Trump administration proposes $12 billion subsidy for farmers
President Trump signs memorandum imposing new tariffs on China (C-SPAN)
President Trump signs memorandum imposing new tariffs on China. He's then asked about testifying before the special counsel. Full video here: https://cs.pn/2...
Will American Indian farmers get relief? Tuesday the Trump administration proposed spending $12 billion to help farmers recover from trade retaliation caused by the tariffs imposed by the Trump administration.
President Donald J. Trump has set out to protect American manufacturing by imposing tariffs, or taxes, on products from other countries that he says have unfair advantages. Other countries, including China, Canada, and the European Union, have responded with taxes of their own, making it much more difficult to sell U.S. products in other countries. (Related: What is a tariff and how does it impact Indian Country?)
Tuesday the president tweeted: “Tariffs are the greatest! Either a country which has treated the United States unfairly on Trade negotiates a fair deal, or it gets hit with Tariffs. It’s as simple as that - and everybody’s talking! Remember, we are the “piggy bank” that’s being robbed. All will be Great!”
Then later in the day the administration announced that $12 billion would be made available for famers who are impacted by the growing trade war. The U.S. Department of Agriculture said this is a one time program to buy the president enough time to secure a better trade deal.
However Republicans in Congress are not so sure. Sen. John Thune, R-S.D., told NBC News that the subsidy is “an acknowledgement” by the president that imposing tariffs “has a lot of unintended consequences that creates a lot of collateral damage. When you start doing this, where do you stop?” he said.
Wednesday morning the president tweeted: “Every time I see a weak politician asking to stop Trade talks or the use of Tariffs to counter unfair Tariffs, I wonder, what can they be thinking? Are we just going to continue and let our farmers and country get ripped off? Lost $817 Billion on Trade last year. No weakness!”
Agriculture is big business in Indian Country. The 2012 Census data which showed that the 56,092 farms and ranches operated by 71,947 Native Americans sold a total of $3.24 billion in agriculture products. The average size of a farm or ranch operated by Native Americans is 200 percent larger than the national farm size average. However the Intertribal Agriculture Council says the census significantly underreports Native American agriculture activity.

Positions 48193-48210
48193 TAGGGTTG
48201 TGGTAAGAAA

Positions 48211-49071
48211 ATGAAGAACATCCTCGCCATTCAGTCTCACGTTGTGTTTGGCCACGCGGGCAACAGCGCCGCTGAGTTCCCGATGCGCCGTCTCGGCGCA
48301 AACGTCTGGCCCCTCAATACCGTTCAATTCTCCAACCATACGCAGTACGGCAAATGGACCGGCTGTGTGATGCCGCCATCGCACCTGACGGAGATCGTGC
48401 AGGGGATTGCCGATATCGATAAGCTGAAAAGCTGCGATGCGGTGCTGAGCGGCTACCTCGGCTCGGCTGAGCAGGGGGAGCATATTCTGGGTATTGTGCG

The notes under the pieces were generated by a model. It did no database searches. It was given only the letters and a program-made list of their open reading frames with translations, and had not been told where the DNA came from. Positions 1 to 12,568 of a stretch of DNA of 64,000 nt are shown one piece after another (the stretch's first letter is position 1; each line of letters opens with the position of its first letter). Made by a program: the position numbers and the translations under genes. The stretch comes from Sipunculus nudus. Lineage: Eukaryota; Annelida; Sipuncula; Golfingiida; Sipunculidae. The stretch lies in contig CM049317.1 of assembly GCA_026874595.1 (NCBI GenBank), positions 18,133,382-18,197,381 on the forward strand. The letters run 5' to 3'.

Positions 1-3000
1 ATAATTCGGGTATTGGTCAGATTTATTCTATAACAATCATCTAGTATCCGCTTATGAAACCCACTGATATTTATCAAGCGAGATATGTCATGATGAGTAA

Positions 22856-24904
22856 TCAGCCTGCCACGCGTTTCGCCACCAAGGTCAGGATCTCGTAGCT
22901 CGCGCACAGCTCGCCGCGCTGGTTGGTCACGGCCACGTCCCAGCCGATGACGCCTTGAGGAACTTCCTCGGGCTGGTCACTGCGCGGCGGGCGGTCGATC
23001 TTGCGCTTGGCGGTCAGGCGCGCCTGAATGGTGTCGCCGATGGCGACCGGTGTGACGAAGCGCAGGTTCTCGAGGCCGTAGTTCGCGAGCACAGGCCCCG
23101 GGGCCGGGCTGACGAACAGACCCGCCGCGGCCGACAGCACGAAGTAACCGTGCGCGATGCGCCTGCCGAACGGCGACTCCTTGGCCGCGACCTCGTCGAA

There is no word yet from the Trump administration about how the subsidy would work and what would be required in order for farmers to apply.
Soybeans are one crop that is already seeing the impact of the trade war. China buys some two-thirds of all U.S. soybeans and the price is already at a ten-year low because of the tariffs.
North Dakota Sen. Heidi Heitkamp, a Democrat, also introduced legislation to help farmers by making Trade Adjustment Assistance available to farmers and producers whose exports are hurt by retaliation.
“North Dakota’s farmers and ranchers don’t want a handout – they want access to markets to sell their goods. But as long as the administration pushes a trade war that lowers commodity prices and puts North Dakota agriculture at risk, Congress should act to give farmers and ranchers some certainty that they’ll be protected from losses caused by retaliatory tariffs against their goods,” Heitkamp said in a news release**.** “As producers watch prices for the crops in their fields decline, this legislation would give them some peace of mind that they’ll be able to access help if they need it – but the only truly long-term solution to strengthen our farm economy is to give up this misguided trade war and work to expand markets for our farmers and ranchers. Right now, I fear that farmers and ranchers will feel long-term ramifications from this trade war because of the loss of contracts and markets, many of which took years to create. We can and must modernize current trade deals to meet the changing needs of our economy, but this trade war is treating rural America like collateral damage – and that has to end.”
Mark Trahant is editor of Indian Country Today. He is a member of the Shoshone-Bannock Tribes. Follow him on Twitter -@TrahantReports
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